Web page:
Tech breaks? I immediately thought that a tech break was time away from technology! What does that say about the media influences that are around us. It got me thinking that there is so much information telling use that screen time is bad and that not allowing your children a device is good parenting (I mean the Royals don’t) that perhaps this is the reasons behind why tech integration is still not second nature. Perhaps we are frightened to give children more device time – to feed their addiction.
“Rosen calls it a tech break. But rather than taking a break from technology, you give yourself permission to embrace technology for a particular amount of time, be it one minute or 15. “It works amazingly,” he says.” Barshay, 2011
In Dwyer’s (2011) article it would appear that she is advocating for tech breaks where students actually stop what they are doing in your room and they check their social media – this might be a good thing as it is backed by research from Larry Rosen, a psychology professor. However as I read through the article I got the impression that it was rather ‘tongue in cheek’ and really she was dismissing this idea as ‘worth a shot’,
“…technological distractions aren’t going away any time soon, so it might not be a bad idea for teachers and professors to give students a mini-break—just a minute or two—to text or check their email every once in awhile. It might not be the ideal solution, but if it helps tech-addicted students refocus on what’s going on, it’s worth a shot.” Dwyer, 2011
Oh I can feel my bloody boiling!
We need to accept that technology is now a part of our life, whether that’s for good or bad! When this happens then we can move on. Move on to using technology in a positive and intuitive way. The YIS presentation makes some fantastic parallels with the way that students communicated in the past and how they spent their time watching TV, talking on the phone, passing notes in class – things that were very visible. And maybe that’s what we are fighting against – the fact that kids of today can be so terribly covert, it’s not obvious who they are talking to, we don’t know what they are watching and notes can be so easily deleted – thats if we can figure out which platform they have been sent on in the first place.
So I thought I would look for some youtube video to support the idea that allowing students their ‘tech fix’ is a good thing – could I find anything, not really. I found TED talks on “A year offline”, “How I Quit Social Media”, I found animations on “How your Cellphone in changing you”, Talks on “5 Tricks to Beat your Addiction to Technology” – nothing really on how it’s great to take a break and look at your device!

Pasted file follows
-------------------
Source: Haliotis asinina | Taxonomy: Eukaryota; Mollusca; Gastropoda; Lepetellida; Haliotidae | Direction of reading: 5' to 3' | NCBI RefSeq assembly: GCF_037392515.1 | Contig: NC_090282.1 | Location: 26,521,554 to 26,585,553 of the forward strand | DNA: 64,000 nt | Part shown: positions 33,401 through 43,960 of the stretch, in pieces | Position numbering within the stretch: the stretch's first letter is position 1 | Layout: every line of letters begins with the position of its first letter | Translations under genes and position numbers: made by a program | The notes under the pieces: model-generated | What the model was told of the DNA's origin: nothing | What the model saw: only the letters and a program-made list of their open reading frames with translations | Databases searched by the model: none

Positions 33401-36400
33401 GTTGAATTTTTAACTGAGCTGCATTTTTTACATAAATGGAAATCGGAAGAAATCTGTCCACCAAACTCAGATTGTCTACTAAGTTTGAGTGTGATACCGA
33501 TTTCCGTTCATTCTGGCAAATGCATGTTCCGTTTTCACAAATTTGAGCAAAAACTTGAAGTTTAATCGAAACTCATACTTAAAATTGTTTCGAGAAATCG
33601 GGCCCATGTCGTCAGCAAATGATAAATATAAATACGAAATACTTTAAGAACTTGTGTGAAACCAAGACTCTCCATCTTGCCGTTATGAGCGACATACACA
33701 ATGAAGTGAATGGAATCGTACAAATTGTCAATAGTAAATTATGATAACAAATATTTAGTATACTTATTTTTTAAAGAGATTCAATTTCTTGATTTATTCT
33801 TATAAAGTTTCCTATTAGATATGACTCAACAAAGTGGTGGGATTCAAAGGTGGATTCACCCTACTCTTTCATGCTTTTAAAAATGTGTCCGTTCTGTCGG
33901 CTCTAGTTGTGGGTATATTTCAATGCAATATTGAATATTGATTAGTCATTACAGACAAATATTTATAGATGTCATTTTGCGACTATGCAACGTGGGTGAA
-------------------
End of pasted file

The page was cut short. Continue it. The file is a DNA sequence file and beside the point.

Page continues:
These thoughts all lead up to how I see the use of devices in my own classroom. I have several different situations to reflect upon, with both adults and students. In the elementary classroom I would allow free use of iPads, depending on the lesson and the purpose for use. Students would just help themselves, whilst tagging on – ‘I’m just using the iPad for…’ In my visual arts lessons the use of devices are very structured, as whole class sets need to be booked. When teaching Middle and High School I taught design and the use of devices was essential. Therefore the best reflection I can make is on my homeroom teaching. I would look at lessons and really think about how I could make them as interesting and as close to real life as possible, this occasionally required the use of a device. Working on graphs or angles for example. When in real life have you ever drawn a graph? I can’t say that I have. My first port of call would always be Excel, enter a table and create a chart – so why not just do that with my class? How much easier is it to watch the turtle in LOGO turn and think about how far that angle is? Both still sitting within the ‘Modification’ step on the SAMR model. However there were times when I used simulations to learn about Weather Phenomenons, looking at the different measures that can be taken to prevent a disaster happening (http://www.stopdisastersgame.org/), hopefully moving further into ‘redefinition’.
But in light of this course I am really forced into thinking about how tech integration happens in our school. Where are we now, where should we be and how are we going to bridge the gap and support our teachers.